The earliest documentary evidence for this model of vase is for that in in the Royal Collection at Windsor Castle (H. Roberts, For the King's Pleasure, London, 2001, fig.149, fig. 192, fig.200). This was acquired by George, Prince of Wales, the Prince Regent and later King George IV for Carlton House, London. Although formerly identified with an entry in Jutsham's Inventory in 1812 - A Blue Seve (sic) porcelain Vase mounted on an Or Molou Pedestal ornamented with wreaths. The China Vase is ornamented with Centaurs in Or Molou. 2 feet 6 inches high - subsequent research has revealed that this reference does in fact refer to another vase in the Royal Collection (de Bellaigue, op. cit., p.97). It must, however, have been acquired some time before then, as it was raised on a giltwood pedestal probably supplied by Messrs. Tatham, Bailey and Saunders circa 1811. Initially placed in the Rose Satin Drawing Room at Carlton House, it is clearly visible in Charles Wild's watercolour of circa 1817. This view was subsequently published by William Henry Pyne (1769-1834) in his Royal Residences of 1819, where he draws attention to the 'beautiful porcelain vase, surmounted, in or-moulu, with Satyrs' heads' (p.32). In October 1813 it was sent to Charles Brandt for cleaning and some time after 1818 it was moved to the Bow Basement Floor. Following the demolition of Carlton House, the vase was subsequently destined for use at Windsor Castle, where it can be seen in a watercolour design for 'Room 207, East Elevation' by the office of Messrs. Morel and Seddon, circa 1826. In 1828 it was despatched to Nicholas Morel for restoration, when the mounts of the vase were in part regilded.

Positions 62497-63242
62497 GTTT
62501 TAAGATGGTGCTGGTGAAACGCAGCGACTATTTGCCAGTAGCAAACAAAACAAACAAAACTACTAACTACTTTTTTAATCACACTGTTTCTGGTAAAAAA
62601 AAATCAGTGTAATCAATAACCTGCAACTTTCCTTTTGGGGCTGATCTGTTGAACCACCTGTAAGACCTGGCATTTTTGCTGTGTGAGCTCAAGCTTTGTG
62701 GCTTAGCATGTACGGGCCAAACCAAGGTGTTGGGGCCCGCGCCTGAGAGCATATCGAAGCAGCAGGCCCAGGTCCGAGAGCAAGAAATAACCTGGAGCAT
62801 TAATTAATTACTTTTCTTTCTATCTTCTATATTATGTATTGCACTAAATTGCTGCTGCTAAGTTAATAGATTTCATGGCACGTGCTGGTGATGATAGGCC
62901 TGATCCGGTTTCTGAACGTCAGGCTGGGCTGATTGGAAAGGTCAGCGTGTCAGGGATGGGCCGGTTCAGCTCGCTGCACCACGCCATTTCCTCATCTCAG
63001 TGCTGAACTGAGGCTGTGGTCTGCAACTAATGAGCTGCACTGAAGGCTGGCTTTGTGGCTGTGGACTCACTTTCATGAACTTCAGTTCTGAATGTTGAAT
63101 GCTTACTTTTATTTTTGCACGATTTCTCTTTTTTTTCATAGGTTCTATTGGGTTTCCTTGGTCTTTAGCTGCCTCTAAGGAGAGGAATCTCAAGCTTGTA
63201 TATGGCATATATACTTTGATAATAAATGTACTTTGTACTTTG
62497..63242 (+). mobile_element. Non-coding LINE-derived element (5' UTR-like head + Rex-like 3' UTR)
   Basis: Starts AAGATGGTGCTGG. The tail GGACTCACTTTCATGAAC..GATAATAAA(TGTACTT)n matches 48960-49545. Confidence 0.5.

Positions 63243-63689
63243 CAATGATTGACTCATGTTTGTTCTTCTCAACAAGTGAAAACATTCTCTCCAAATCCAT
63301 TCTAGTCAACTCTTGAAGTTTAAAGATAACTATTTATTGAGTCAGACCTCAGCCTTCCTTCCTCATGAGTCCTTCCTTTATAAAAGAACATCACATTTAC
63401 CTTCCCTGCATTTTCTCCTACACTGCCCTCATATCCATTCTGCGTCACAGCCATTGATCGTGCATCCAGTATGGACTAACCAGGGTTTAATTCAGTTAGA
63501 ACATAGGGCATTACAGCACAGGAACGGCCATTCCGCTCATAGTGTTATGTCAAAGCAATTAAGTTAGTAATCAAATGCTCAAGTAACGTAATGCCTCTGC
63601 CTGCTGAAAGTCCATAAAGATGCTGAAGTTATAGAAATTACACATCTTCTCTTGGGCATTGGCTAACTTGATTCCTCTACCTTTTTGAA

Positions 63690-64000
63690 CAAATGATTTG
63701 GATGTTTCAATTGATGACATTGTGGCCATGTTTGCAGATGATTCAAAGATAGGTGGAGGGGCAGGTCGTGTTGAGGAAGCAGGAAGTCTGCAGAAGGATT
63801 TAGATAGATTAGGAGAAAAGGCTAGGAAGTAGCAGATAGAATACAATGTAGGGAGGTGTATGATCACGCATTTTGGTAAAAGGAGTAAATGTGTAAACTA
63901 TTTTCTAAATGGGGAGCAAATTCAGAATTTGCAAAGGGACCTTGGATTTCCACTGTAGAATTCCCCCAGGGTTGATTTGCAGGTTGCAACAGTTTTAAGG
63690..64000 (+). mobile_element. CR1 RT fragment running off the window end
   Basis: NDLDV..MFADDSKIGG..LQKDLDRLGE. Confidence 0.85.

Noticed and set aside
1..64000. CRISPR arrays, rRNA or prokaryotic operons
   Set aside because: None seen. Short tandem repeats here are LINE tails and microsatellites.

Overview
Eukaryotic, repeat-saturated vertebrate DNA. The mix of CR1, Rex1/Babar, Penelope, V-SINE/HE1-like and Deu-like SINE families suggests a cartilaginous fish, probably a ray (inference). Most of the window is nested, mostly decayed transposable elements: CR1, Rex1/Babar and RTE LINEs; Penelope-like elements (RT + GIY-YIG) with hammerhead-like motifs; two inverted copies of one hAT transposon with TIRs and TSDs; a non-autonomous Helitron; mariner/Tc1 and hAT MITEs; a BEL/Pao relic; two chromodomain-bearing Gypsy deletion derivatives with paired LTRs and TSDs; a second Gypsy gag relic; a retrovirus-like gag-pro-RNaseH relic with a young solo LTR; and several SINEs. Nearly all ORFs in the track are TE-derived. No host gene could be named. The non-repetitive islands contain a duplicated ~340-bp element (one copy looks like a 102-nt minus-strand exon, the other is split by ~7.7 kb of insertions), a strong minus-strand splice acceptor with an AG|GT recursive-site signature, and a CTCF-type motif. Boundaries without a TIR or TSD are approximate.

The second vase, now in the J. Paul Getty Museum (G. Wilson and C. Hess, Summary Catalogue of European Decorative Arts in the J. Paul Getty Museum, Los Angeles, 2001, no.277, p.137), was acquired by the dealers Rosenberg and Stiebel from Count Alfred Potocki. It is reputed to have been bought after 1793 at the Revolutionary sales by Princess Isabella Lubomirska, who after the death of her husband in 1783, spent much time in Paris and became an intimate friend of Marie-Antoinette. She returned to her Polish estates at Lancut, and the vase descended through her family to Count Alfred, her great-great-grandson. While there is no documentary evidence to prove that the vase was acquired at the Revolutionary sales, it is certainly true that the Princess' ties with France and its Royal family were strong. As P. Verlet quotes in French Royal Furniture, Paris, 1963, p.69:"..during the Directory, the Princess Potocki bought twenty coachloads of furniture in Paris for their castles in Poland. The dealers assured them, rightly or wrongly, that it all came from Versailles..." However, research by Christian Baulez reveals that the name of Potocki does not appear in the lists of buyers at the Revolutionary sales, nor is the name found among similar lists of buyers of objects excluded from the public sales. That Princess Isabella Lubomirska had a highly sophisticated taste for luxurious French furniture is confirmed by the Sèvres-porcelain mounted table à café that she acquired for Lancut at around this time, which was sold from the Riahi Collection, Christie's New York, 2 November 2000, lot 10.